• Des says:

    In what part of the country are Farmers Markets an economical way to get produce? In my neck of the woods (Pacific Northwest) the farmers market is the single most expensive place to get fruits and veggies. Yes, they are fresh and local and you get what you pay for – but I don’t get why this always ends up on the lists of how to reduce grocery bills.

    • MrsBike says:

      I totally agree that the Farmer’s Markets are extremely expensive. I too live in Pacific Northwest, McMinnville, OR. The prices have gotten so high I rarely go anymore.

  • Karl Wilder says:

    Interesting tips. Calling Tofu a healthy food is not correct. Most soy in American is genetically modified and most tofu is made from GMO soy and is unfermented. It is not only unhealthy but dangerous to eat.

  • Nicole M Bliss says:

    Shop at “ethnic” grocery stores for good cheap produce. Caribbean, Latin, Chinese/Asian grocery stores have excellent, fresh, cheap produce. People from these communities buy produce almost every day. The stores have to restock produce everyday so it is always fresh and bought in large quantities. The store doesn’t pay for refrigeration because non is needed due to fast produce turnover and the store can pass the wholesale prices on to you. Avoid the mainstream grocery stores like Giant, Acme, Star, etc. They have monopolies and inflated prices. $50 of produce at a regular grocery store is $26 at an ethnic grocery store. Same beautiful fruit and veggies. And you will learn about sauces, groceries, and recipes from other countries.

    • Ruth says:

      I think this is the single best piece of advice available, particularly for those who live in cities (I live in the UK and it is especially true here). If you can find a decent Asian, Caribbean, and/or Eastern European grocer you can cover almost all of your needs. Dairy products do differ substantially across the world, though, so local independent grocers are great for other basics.
      There’s a great talk by New York food writer Mark Bittman about how we should be mindful of what we eat and where it comes from: http://www.ted.com/talks/mark_bittman_on_what_s_wrong_with_what_we_eat.html

  • Walter says:

    Let’s have a reality check.

    The vegetables at the Farmers Market are often way more expensive than those at the super market. And watch for specials.

    Clip coupons? Rarely. Coupons are mostly for national heavily advertised brands and way more expensive than store brands. You may think you’re getting a good deal, but usually, you’re not.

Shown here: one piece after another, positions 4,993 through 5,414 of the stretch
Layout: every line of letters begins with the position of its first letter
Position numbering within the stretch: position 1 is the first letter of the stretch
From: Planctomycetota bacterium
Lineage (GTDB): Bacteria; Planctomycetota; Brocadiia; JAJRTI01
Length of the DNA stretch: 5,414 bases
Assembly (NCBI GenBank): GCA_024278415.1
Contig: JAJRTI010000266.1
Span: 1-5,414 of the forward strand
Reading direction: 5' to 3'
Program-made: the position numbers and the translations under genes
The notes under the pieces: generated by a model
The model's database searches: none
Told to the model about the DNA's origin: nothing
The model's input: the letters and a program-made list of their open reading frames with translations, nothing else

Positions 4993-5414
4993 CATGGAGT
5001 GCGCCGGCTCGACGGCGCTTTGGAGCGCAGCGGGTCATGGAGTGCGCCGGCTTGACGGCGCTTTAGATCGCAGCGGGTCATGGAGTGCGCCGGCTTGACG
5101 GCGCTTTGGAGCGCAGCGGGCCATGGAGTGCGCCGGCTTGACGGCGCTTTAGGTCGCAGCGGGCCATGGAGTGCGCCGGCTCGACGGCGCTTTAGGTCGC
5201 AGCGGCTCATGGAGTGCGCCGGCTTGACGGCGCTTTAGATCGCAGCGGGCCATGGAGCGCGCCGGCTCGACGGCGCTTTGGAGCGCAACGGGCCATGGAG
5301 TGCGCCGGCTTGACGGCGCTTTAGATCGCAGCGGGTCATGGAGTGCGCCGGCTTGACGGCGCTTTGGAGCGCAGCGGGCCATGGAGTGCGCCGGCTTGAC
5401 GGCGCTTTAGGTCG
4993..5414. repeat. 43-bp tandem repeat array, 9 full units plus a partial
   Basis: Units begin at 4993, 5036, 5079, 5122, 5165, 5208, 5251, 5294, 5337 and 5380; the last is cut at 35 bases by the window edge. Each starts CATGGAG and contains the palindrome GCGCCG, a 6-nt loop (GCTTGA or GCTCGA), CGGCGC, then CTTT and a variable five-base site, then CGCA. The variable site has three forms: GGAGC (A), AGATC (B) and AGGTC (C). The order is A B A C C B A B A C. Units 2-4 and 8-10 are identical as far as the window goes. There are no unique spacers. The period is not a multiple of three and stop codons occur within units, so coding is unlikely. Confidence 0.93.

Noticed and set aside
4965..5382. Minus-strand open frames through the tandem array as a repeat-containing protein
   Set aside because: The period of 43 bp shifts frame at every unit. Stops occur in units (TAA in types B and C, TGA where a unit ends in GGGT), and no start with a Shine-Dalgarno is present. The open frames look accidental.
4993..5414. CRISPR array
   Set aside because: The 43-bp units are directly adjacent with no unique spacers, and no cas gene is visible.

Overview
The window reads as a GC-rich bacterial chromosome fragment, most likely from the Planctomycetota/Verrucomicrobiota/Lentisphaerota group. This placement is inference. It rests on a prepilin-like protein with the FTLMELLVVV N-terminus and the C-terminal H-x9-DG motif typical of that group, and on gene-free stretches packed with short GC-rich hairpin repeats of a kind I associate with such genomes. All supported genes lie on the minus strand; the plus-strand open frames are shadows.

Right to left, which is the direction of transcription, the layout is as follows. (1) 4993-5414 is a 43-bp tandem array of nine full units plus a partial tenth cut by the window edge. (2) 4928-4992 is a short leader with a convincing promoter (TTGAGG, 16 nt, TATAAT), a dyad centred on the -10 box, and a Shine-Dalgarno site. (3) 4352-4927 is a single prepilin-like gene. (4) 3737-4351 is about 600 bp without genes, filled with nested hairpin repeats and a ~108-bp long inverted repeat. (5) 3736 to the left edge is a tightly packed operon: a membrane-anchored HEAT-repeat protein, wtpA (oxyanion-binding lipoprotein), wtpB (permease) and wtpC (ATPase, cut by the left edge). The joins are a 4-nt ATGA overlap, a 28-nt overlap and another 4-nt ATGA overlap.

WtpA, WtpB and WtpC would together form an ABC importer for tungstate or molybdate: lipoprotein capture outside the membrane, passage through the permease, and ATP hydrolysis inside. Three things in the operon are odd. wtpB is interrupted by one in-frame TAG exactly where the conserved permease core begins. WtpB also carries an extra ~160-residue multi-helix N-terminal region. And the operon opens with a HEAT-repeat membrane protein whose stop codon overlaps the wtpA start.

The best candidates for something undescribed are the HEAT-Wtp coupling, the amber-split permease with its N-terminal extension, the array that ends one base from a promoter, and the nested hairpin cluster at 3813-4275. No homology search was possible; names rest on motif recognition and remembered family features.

• LCHF says:

    Oatmeal, rice and beans is just plain nasty. Know your source of food. We go to a farm to buy meats and eggs and get organ meats, back fat and kidney fat(to render into lard) for free since there is no market for it. FYI liver is the most nutritious food known to man. Usually you can get bones for free, crack them and get that yummy marrow out. Pastured eggs are extremely cheap ($2-3/ dozen) and contains everything except vitamin C. And yes, the “heart diet idea” is just an idea that has been proved incorrect. BTW you can get a quart of high quality heavy cream for about $5 and it contains about 4000 kcal which is very cheap/kcal and absolutely delicious. Fresh low carbohydrate vegetables (broccoli, asparagus, leafy greens etc) are extremely expensive when considering nutritional content so I suggest that you grow your own, if possible.
    The above food is what we are designed to mainly eat. Large amounts of sucrose in combination with lots of starch were not available prior to agriculture and modern processing and it is clear what damage the standard American diet is doing.
    More ketosis for the people…..

    • kris says:

      I prefer to pick my asparagus out of the pasture fence rows and ditches where it grows wild, for free. (seriously) I eat pecans right off the ground where they fell, and eat blackberries right off the brambles out in the field. But the liver and kidneys are filters for the toxins in the animal; that seems “just plain nasty” to me.

  • promark420 says:

    I was really hoping to see you mention braising cheap or “undesirable” cuts of meat. These include boston butts/pork shoulder, brisket, shanks and even ribs. I often buy pork loins and trim them down to tenderloins. 10 minutes of butchering, a lost art in my opinion, can save about a dollar a pound. Braised cuts are frequently more flavorful and forgiving cuts of meat to cook than ultra-lean cuts. Osso bucco or a grilled chicken breast? I’ll take the veal in a heartbeat…with a little spoon and toast for the marrow, please. Beans and rice have provided complete, cheap nutrition for centuries. Like braised cuts, these can often be very flavorful.

  • imuneekru says:

    I spent last summer on unemployment and really had to learn how to stretch a dollar. Lost 15 pounds and ate home-cooked every day. Here’s a few tips that got me through each week on about $10-15:
    1 – Don’t eat out.
    2 – Don’t eat out.
    3 – Don’t… okay, okay.

    Okay, seriously. These take a little planning ahead:
    1 – Your store-brand chicken goes on sale about once a month, down to about $1.99/lb here. Wait for it and stock up. Bag up your boneless thighs or breast quarters and freeze them in small portions, so you don’t have to thaw out the whole package at once.
    2 – Hawk the manager’s special on fish, and just cook it up that day. Don’t save them or they’ll go south quick–they’re on sale for a reason.